Jekyll for clicker questions
For a few years, I’ve been a fan of clickers (aka personal response systems) for large lecture sections. Clickers are a simple–and scalable–way to incorporate a little widespread active learning in the classroom. They can’t work miracles, but they do allow me to reward attendance, rouse the students once in a while, and give good feedback to all of us about how well the latest concepts are sinking in. I like the accountability: If you got the question wrong when 80% of the class got it right, that’s on you, but if 20% of the class got it right, that’s on me.
UD is an iclicker shop. When I want to poll the class, I click a “go” button on a small toolbar that overlays any other application. When I’m done, I click “stop.” I can show the results and designate the correct answer on the spot, or I can go back later and pick the right answer while looking at a screenshot from when the question started.
In the past I’ve used clickers with handwritten questions projected using a document camera. I don’t get the screenshot this way, but it works fine. However, in the best case I’m left to manage 50-100 sheets of paper for a course. That’s something I’m increasingly cranky about doing in my life overall, and I’m likely to fail at it during the heat of a lecture, especially when (as I like to do) I start replaying questions from past weeks or months. Plus, if I later decide to tweak a question or the answer choices, I’ve got to scrap a page and rewrite it.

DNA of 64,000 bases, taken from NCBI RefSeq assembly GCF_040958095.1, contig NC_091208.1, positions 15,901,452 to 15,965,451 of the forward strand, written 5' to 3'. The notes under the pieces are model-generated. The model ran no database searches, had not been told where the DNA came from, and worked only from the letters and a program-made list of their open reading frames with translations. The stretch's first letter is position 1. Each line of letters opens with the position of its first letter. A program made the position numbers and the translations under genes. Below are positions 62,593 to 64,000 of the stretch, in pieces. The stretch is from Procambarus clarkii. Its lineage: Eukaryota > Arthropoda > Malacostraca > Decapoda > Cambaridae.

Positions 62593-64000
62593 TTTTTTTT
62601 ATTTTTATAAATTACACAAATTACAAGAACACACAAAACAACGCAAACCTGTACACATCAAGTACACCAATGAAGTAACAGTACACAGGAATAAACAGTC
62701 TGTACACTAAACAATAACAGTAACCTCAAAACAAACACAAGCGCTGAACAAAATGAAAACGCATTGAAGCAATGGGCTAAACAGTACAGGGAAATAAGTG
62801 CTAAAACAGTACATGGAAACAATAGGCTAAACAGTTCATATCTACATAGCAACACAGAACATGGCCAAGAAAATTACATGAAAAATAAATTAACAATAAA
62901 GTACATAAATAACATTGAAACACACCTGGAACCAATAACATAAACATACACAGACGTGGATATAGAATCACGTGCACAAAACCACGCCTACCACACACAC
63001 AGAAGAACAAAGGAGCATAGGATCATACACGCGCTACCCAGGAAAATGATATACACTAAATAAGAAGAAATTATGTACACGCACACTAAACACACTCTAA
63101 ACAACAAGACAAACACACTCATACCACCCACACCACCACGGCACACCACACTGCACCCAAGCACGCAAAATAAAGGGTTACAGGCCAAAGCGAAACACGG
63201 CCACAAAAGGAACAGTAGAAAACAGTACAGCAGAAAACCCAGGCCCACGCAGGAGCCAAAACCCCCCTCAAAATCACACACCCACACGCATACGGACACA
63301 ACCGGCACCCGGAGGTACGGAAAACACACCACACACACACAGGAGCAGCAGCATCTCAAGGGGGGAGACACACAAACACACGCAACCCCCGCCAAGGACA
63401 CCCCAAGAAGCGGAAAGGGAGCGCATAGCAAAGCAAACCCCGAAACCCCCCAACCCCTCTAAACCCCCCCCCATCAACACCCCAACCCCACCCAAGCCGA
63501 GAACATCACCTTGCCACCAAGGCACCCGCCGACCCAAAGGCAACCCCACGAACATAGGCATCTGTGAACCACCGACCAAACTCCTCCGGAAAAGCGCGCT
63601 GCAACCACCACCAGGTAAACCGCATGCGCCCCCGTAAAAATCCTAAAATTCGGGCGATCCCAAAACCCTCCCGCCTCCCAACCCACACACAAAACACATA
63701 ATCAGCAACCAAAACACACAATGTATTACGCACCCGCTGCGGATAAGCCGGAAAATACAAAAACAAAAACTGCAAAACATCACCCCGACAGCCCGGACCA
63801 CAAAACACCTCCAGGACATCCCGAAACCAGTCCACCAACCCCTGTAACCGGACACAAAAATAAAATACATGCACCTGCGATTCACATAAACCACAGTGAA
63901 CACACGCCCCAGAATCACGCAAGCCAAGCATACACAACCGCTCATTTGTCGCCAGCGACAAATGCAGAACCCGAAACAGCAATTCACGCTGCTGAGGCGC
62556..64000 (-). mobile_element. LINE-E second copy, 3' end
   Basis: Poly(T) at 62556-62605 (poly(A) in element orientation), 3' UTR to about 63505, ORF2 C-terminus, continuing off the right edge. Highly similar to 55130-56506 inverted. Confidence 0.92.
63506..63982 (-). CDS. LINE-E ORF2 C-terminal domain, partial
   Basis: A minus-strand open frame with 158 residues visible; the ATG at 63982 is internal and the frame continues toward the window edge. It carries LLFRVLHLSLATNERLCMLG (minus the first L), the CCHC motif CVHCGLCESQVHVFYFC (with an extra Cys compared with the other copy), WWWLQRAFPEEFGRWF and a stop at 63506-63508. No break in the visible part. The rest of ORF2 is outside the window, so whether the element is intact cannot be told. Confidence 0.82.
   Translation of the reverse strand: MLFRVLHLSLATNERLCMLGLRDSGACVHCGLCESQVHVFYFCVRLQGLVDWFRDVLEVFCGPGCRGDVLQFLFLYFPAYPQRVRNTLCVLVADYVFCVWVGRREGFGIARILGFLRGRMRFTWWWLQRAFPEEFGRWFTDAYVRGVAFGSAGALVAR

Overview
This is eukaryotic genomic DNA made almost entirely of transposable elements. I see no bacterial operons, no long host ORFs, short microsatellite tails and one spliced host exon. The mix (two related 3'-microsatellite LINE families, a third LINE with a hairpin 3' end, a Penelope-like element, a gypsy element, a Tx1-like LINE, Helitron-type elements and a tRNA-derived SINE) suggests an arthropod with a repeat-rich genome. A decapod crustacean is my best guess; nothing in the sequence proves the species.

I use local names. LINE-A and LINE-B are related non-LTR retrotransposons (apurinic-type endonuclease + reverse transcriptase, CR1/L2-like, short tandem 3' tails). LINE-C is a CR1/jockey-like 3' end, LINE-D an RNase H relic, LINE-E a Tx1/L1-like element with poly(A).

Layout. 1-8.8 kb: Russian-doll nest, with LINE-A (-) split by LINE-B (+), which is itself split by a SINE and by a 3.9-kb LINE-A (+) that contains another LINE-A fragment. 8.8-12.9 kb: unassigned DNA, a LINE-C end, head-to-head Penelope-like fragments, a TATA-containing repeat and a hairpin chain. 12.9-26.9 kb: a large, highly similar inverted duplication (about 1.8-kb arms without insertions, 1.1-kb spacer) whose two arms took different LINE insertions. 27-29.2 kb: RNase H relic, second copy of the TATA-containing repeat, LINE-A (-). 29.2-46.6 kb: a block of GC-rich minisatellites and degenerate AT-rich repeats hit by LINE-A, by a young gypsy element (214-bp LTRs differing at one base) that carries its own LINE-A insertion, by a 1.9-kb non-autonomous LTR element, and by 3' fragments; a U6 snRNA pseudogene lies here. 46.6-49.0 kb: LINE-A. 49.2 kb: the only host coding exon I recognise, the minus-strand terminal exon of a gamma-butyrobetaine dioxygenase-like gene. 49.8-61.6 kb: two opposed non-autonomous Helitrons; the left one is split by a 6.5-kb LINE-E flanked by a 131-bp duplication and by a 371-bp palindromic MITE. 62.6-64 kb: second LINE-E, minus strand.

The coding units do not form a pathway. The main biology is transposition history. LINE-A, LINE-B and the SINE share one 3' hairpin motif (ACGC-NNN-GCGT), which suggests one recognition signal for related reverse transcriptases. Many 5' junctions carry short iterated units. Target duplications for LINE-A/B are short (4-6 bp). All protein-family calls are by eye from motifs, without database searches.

Enter Jekyll. This is a brilliant software t0ol that converts lightly marked data files into a website. It’s blog-centric, but it can be used for other kinds of data as well, and I’ve customized it for collecting clicker questions. You can get it for yourself from this Github repo. It requires being comfortable with a command line, but it’s not otherwise technically challenging.
For instance, in one file I have
The page that results can be viewed here. It’s pretty easy to see how the output arises from the input. All I do is make one file per question, putting them into subdirectories if I want. They’re collected and indexed by the “chapter” property at the top of the file.
Having maintained more than one website of HTML files by hand, I found Jekyll to be a revelation. Headers and footers can be included automatically on all pages set to a certain style. (I use this to define MathJax macros in one file that get copied into all the output question pages.) Content, such as an index or table of contents, can be generated programmatically based on properties of the data. There’s a nice step-by-step series for getting started with Jekyll on the ProfHacker blog.
Jekyll versus raw HTML is like using a power drill/driver versus the Craftsman screwdriver with the hard plastic handle that digs divots into your palm when there’s a job of any decent size. I’ll probably move my personal site this blog over to Jekyll at some point.